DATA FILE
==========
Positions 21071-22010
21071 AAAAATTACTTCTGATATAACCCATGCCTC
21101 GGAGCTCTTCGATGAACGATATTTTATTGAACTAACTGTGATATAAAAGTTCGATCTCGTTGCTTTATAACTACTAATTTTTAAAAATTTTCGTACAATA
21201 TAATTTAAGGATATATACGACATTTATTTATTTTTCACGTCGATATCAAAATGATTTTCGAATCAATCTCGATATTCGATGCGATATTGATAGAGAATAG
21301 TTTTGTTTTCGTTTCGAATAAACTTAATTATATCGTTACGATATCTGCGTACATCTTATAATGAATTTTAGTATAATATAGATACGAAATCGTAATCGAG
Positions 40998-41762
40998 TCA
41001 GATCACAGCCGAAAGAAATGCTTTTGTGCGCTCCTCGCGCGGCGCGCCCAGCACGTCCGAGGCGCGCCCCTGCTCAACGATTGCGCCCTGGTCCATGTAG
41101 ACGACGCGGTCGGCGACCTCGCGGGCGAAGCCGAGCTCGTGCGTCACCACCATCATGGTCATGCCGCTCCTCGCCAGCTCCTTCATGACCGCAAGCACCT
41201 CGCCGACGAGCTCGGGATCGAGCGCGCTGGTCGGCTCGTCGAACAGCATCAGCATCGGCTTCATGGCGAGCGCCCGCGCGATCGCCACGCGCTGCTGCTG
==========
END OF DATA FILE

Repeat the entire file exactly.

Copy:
Positions 21071-22010
21071 AAAAATTACTTCTGATATAACCCATGCCTC
21101 GGAGCTCTTCGATGAACGATATTTTATTGAACTAACTGTGATATAAAAGTTCGATCTCGTTGCTTTATAACTACTAATTTTTAAAAATTTTCGTACAATA
21201 TAATTTAAGGATATATACGACATTTATTTATTTTTCACGTCGATATCAAAATGATTTTCGAATCAATCTCGATATTCGATGCGATATTGATAGAGAATAG
21301 TTTTGTTTTCGTTTCGAATAAACTTAATTATATCGTTACGATATCTGCGTACATCTTATAATGAATTTTAGTATAATATAGATACGAAATCGTAATCGAG
Positions 40998-41762
40998 TCA
41001 GATCACAGCCGAAAGAAATGCTTTTGTGCGCTCCTCGCGCGGCGCGCCCAGCACGTCCGAGGCGCGCCCCTGCTCAACGATTGCGCCCTGGTCCATGTAG
41101 ACGACGCGGTCGGCGACCTCGCGGGCGAAGCCGAGCTCGTGCGTCACCACCATCATGGTCATGCCGCTCCTCGCCAGCTCCTTCATGACCGCAAGCACCT
41201 CGCCGACGAGCTCGGGATCGAGCGCGCTGGTCGGCTCGTCGAACAGCATCAGCATCGGCTTCATGGCGAGCGCCCGCGCGATCGCCACGCGCTGCTGCTG